Gallagher, the long-haired, smash-’em-up comedian who left a trail of laughter, anger, and shattered watermelons over a decadeslong career, whose full name is Leo Anthony Gallagher Jr., has died at age 76.
The news was confirmed to TMZ by Gallagher’s longtime manager, Craig Marquardo, who specified that he died of massive organ failure on November 11 while in hospice care in Palm Springs. His death follows a long battle with multiple health issues, including numerous heart attacks, one of which he suffered onstage in Minnesota in 2011. Gallagher is survived by his two children, Aimee and Barnaby.
Gallagher was best known for his 1980 comedy special “An Uncensored Evening” and for his “Sledge-O-Matic” routine where he would smash watermelons and other objects with a mallet.
Gallagher also became famous for his witty wordplay and sharp observational comedy.
“Gallagher stayed on the road touring America for decades. He was pretty sure he held a record for the most stand-up dates, by attrition alone,” Gallagher’s representative told TMZ. “While Gallagher had his detractors, he was an undeniable talent and an American success story.”
Gallagher, who was born in North Carolina, was a comedy institution who honed his act at the Comedy Store in L.A. and got his first mainstream break performing on The Tonight Show With Johnny Carson in 1975. He released 17 comedic specials between 1980 and 2014, becoming a fixture on HBO, Showtime, and Comedy Central (where his specials were re-broadcast).
His outsize impact on pop culture can be felt in the many references and parodies he inspired. Most recently, he was portrayed by Paul F. Tompkins in the pseudo–Weird Al Yankovic biopic Weird: The Al Yankovic Story.
According to Western Journal, Gallagher famously walked out of an interview with Marc Maron during a 2011 episode of WTF that helped contribute to the show’s rise to prominence.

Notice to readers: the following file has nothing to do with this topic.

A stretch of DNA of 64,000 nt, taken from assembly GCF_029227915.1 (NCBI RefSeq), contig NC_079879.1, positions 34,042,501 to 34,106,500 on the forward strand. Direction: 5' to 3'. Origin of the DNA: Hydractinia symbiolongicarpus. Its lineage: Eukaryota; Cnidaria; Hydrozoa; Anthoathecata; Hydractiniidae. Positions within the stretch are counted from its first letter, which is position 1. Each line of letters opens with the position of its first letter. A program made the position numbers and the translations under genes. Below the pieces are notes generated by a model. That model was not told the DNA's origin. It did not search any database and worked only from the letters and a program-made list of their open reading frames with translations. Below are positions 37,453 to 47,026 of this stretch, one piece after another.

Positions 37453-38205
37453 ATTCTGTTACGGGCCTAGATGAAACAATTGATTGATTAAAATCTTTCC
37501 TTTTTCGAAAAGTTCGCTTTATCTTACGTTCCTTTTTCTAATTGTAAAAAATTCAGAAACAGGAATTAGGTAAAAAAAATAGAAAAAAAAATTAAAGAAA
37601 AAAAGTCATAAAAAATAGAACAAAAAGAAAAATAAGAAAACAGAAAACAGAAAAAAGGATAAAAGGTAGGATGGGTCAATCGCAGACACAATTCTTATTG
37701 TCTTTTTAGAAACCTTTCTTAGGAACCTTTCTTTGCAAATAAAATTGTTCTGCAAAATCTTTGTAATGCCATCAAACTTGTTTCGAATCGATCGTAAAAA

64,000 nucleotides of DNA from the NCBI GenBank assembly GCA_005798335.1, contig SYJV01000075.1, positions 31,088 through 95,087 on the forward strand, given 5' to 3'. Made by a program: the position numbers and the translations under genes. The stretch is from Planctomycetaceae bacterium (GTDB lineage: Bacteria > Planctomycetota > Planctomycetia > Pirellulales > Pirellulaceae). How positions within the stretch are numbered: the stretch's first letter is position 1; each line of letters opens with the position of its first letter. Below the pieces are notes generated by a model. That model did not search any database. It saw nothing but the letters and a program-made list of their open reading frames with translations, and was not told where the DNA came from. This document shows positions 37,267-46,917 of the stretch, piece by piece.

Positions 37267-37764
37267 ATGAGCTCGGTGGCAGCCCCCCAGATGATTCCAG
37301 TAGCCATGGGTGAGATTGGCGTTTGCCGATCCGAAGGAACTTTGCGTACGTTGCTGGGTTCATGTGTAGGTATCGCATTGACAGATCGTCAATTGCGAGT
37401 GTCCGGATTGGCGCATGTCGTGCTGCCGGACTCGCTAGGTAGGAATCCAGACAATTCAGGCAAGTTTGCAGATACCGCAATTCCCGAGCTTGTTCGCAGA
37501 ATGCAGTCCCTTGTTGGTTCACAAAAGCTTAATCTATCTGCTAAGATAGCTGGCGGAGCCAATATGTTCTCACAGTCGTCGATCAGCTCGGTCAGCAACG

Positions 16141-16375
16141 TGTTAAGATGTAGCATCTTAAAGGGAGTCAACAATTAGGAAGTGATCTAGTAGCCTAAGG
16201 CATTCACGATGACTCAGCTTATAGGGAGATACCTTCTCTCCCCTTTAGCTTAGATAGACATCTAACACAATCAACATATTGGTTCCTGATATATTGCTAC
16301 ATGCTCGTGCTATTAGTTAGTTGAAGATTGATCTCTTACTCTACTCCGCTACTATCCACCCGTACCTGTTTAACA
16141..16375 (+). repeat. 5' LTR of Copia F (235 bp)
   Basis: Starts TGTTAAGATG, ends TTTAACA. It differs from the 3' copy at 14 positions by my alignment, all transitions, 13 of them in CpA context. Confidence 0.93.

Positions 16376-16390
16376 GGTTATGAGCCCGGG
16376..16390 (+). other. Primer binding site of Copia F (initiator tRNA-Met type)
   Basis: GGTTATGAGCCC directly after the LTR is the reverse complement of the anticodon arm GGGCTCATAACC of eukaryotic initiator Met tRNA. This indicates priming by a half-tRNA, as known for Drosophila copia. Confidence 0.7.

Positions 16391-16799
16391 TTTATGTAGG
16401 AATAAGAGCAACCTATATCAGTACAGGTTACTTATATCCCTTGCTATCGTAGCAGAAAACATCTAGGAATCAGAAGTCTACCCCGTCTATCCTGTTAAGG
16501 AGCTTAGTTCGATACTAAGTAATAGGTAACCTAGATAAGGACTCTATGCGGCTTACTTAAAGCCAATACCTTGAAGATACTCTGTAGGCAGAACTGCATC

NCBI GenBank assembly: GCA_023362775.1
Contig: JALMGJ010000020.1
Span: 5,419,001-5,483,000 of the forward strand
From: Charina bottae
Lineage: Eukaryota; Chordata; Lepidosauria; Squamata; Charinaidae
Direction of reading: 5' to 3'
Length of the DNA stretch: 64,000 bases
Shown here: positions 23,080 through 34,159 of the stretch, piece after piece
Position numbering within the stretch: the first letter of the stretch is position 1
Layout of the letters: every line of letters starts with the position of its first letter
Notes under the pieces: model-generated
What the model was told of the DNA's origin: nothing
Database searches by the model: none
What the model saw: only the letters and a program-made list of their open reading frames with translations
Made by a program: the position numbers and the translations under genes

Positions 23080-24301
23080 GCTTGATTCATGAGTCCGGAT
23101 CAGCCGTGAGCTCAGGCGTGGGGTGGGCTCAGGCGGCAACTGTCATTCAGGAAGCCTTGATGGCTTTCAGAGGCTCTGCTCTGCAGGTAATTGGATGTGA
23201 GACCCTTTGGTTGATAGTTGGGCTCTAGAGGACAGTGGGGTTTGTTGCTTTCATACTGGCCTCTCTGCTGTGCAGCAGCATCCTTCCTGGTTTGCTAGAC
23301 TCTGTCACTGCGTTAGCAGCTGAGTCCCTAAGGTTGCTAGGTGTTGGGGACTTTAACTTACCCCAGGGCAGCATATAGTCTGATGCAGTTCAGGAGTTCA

Maron accused him of being racist and attacking gay people, to which Gallagher responded: “Let’s say I tell a joke about a white middle-class man. Does anybody say why do I not like white middle-class men?”
He added, “And what am I making jokes about? I’m making jokes about people who don’t complain.”
When pressed on political labels given to him by the media, such as being “right-wing,” and by Maron, who said he likely was more “libertarian,” Gallagher said he didn’t care about any of that and that he only tells jokes that get a laugh.
“I’m a comic!” Gallagher said.
He added, “I have two stents in my heart. I could die during this interview,” to which Maron responded: “That would be spectacular. That would be a great interview. I would leave it running when the paramedics come.”
The 44-minute interview got heated, and Gallagher walked out after complaining that Maron was “taking the other side of everything I say.”
Maron re-shared the interview after hearing of Gallagher’s death.
‘Oh, come on, Gallagher.’ He was a one of a kind. A singular entertainer. A difficult man. RIP Gallagher (if possible). https://t.co/j9IKC4vhJP
— marc maron (@marcmaron) November 11, 2022
Watch the video report below for more details: